Dairy breakfasts are building blocks for life – Foodbank NSW/ACT & Dairy Connect support call by International Dairy Federation

Advocacy groups Dairy Connect and Foodbank NSW/ACT today applauded a call this week for national governments to fund free school breakfasts as a global health initiative to set-up school children for healthy lives.

CEO Shaughn Morgan said the call made at the International Dairy Federation (IDF) World Dairy Summit being held in South Korea echoed a proposed Australian free breakfast initiative suggested by Dairy Connect and Foodbank NSW/ACT in September last year.

IDF President Dr Judith Bryans told the IDF World Dairy Summit that school milk programmes provide children around the world with the nutrients they need to help them grow and develop healthily.

“They also support the development of good eating habits which will last a lifetime,” she said.

“If you don’t have enough food in your belly or good nutrition to keep you healthy, it’s hard to concentrate on your education and make the most of school.

“We must ensure that children are well nourished. All children around the world, whether rich or poor deserve to have access to enough food so they don’t go hungry.

“They also deserve to have foods that are nutritious, culturally acceptable and affordable.”

In a joint statement last September, Shaughn Morgan and Foodbank NSW/ACT executive general manager John Robertson said there were around 700 disadvantaged schools in NSW and the ACT.

The two said health benefits for generations of school children had been trashed when the old free school milk program had been axed during the 1970s.

“Ironically the old scheme - which was first commenced by the Menzies Government in 1950 - was scrapped because of cost and what was then described as ‘lack of evidence of health benefits’,” they said.

“Since the 1980s, however, concern has steadily grown year-on-year among health professionals about the impact carbonated soft drinks and energy drinks high in sugar were having on successive generations.”

John Robertson said one in six students were arriving at school hungry and the government had a critical role to play in supporting them. Only this week the NSW Legislative Council Committee Inquiry into fresh food pricing, chaired by the Revd the Hon Fred Nile, recommended:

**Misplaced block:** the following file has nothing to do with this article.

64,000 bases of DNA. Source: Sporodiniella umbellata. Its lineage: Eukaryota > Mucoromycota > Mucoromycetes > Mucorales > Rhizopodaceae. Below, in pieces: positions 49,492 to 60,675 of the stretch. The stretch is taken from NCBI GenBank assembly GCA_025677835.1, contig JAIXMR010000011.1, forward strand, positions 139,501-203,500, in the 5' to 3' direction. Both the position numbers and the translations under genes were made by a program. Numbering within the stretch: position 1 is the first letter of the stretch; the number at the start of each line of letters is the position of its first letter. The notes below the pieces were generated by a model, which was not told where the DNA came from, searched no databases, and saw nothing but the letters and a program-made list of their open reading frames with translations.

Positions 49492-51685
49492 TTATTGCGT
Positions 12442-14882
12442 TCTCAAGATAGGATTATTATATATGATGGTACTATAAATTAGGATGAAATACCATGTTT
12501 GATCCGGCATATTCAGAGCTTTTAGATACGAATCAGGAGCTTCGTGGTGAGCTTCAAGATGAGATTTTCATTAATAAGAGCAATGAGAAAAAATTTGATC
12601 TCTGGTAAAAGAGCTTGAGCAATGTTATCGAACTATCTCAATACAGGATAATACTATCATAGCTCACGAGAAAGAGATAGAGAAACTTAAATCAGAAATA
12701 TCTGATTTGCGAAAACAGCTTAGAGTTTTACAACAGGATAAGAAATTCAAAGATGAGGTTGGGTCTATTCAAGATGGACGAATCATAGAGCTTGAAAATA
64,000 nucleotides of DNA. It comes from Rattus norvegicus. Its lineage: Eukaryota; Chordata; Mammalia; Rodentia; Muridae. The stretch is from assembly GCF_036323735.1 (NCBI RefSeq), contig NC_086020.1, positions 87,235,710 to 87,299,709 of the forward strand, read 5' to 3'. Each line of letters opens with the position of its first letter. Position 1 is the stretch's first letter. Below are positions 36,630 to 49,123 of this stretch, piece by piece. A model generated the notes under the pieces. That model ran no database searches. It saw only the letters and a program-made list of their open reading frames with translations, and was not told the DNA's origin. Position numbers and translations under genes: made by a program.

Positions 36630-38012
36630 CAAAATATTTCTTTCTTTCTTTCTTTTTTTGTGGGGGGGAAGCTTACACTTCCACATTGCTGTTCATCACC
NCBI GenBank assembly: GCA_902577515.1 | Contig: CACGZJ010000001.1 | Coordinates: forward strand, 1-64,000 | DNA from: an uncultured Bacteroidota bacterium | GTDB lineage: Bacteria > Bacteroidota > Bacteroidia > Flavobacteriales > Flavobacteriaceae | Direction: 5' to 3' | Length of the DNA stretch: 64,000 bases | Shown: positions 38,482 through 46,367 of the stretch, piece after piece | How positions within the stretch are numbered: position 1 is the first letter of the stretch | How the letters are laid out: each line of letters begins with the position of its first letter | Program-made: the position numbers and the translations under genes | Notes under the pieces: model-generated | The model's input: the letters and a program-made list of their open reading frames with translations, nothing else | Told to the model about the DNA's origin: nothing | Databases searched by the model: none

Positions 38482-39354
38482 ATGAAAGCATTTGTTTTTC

“That the NSW Department of Education and NSW Ministry of Health, in liaison with Foodbank NSW and ACT and other non government stakeholders, introduce an evidence based school breakfast program across New South Wales that targets schools with a high proportion of children from socially disadvantaged families, by the end of 2019.” (recommendation 11)

Judith Bryans said in South Korea that school milk programs worldwide were important in delivering nutrients to support children’s diets as they grew.

“Milk provides children with a range of nutrients including calcium, good quality protein and an array of vitamins and minerals needed for development,” she said.

“We should also recognise that nutrients in milk come as a package known as the milk matrix. That matrix works like a symphony orchestra of nutrients which work synergistically to provide health benefits.”

Dr Bryans said that dairy products such as yoghurt and cheese, were important vehicles for delivering nutrition to children.

To better understand the status of School Milk programmes worldwide, Dr Bryans said the IDF Standing Committee on Nutrition and Health would conduct a new survey over 2018-19 with results to be presented at next year’s IDF World Dairy Summit in Turkey.

Dr Bryans said that, internationally, the school milk program had a positive impact on farmers in poverty alleviation and sustainability.

It supported the sustainable development goals of ending poverty; promoting good health and well-being; quality education; gender equality; and decent work and economic growth.

It is time for the Federal and State Governments to commit to a free schools milk programme helping not only young school children but the Australian dairy industry as well.